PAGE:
I've been brainstorming areas where mass communication at church (e.g. announcements at services) can fall over and be ineffective – usually resulting in people tuning out.
I don't claim to have all the answers, but I'm certainly learning a lot as I think these things through and experiment with different ideas. These are based on my observations – I'd be interested to hear yours.
Here's 10 obstacles to effective church communication:
- Where all messages are communicated as if they have the same importance and urgency (channels, frequency), people won’t know what to prioritise.
- If the same message is communicated the same way, too many times, people tune out (“I’ve heard this before”).
- If people can’t quickly see why the message is relevant to them, they will tune out.
- If the person communicating the message is boring, long-winded or doesn’t seem to know what they are talking about, people will tune out.
- If it's unclear what people should do as a result of the communication, they probably won't do anything.
- If different messages are communicated at different times, people will be confused and tune out.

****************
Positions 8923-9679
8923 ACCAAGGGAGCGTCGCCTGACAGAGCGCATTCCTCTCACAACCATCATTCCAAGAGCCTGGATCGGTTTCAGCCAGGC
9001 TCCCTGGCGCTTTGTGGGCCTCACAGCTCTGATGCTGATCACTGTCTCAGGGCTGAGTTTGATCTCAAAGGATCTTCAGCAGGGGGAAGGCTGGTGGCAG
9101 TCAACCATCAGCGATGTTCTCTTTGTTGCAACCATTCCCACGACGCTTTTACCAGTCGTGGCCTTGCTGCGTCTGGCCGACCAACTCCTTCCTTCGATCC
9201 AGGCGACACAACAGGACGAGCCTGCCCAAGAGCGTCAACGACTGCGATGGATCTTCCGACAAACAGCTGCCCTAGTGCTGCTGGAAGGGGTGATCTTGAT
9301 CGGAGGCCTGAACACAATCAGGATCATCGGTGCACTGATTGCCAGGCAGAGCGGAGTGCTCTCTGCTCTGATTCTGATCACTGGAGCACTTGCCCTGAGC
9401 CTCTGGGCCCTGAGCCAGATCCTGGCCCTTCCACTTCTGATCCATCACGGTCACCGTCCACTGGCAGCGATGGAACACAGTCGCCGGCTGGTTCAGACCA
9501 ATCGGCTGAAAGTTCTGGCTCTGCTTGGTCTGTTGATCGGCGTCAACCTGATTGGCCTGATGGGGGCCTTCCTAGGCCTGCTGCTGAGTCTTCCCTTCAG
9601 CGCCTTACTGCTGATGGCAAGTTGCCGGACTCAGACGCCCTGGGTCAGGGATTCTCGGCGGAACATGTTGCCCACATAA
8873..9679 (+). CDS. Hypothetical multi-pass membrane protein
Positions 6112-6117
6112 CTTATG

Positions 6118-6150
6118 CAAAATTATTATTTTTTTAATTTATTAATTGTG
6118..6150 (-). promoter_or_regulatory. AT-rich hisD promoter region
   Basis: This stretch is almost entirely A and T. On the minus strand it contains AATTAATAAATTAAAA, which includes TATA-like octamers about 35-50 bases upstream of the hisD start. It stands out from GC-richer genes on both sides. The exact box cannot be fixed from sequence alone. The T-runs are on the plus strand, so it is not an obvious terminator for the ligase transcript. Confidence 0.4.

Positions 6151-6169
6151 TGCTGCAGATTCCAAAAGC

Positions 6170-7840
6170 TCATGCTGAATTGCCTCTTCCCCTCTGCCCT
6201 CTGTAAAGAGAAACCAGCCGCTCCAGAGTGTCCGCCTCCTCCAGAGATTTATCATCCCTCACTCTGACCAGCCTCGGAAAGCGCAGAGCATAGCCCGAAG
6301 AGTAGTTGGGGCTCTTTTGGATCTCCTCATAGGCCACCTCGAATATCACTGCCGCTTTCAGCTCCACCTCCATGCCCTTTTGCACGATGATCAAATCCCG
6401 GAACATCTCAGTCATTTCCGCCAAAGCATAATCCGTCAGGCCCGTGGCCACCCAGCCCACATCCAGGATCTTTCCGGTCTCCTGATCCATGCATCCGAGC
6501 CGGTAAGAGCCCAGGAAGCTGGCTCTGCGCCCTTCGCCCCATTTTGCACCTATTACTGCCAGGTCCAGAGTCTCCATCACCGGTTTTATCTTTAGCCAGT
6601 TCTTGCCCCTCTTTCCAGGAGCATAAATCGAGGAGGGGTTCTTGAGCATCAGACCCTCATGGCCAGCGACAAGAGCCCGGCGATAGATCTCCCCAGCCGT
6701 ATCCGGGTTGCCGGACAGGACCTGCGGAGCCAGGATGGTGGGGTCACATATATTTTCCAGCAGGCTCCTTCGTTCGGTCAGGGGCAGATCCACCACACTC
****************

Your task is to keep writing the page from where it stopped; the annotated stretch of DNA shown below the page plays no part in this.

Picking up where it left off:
- If people can’t respond straight away (e.g. during a church announcement), it’s unlikely they’ll remember to respond when they get home. That is, if it’s not easy to respond, they probably won’t.
- Blanket announcements and mass emails asking people to respond/serve/give usually have very little impact (as opposed to the personal conversation/email).
- If the communication is about an event that is months in advance, people will tune out (in my experience, most people don’t think or plan long term as they have enough going on in the short term!).
- If people think they’re the only one likely to respond, they probably won’t respond (which is why Facebook shows the people I know who like the KFC Facebook page it wants me to like, and why ‘anonymous’ altar calls usually result in ‘”I can see a hand, and another…!”).
Question: What other obstacles exist to effective church communication?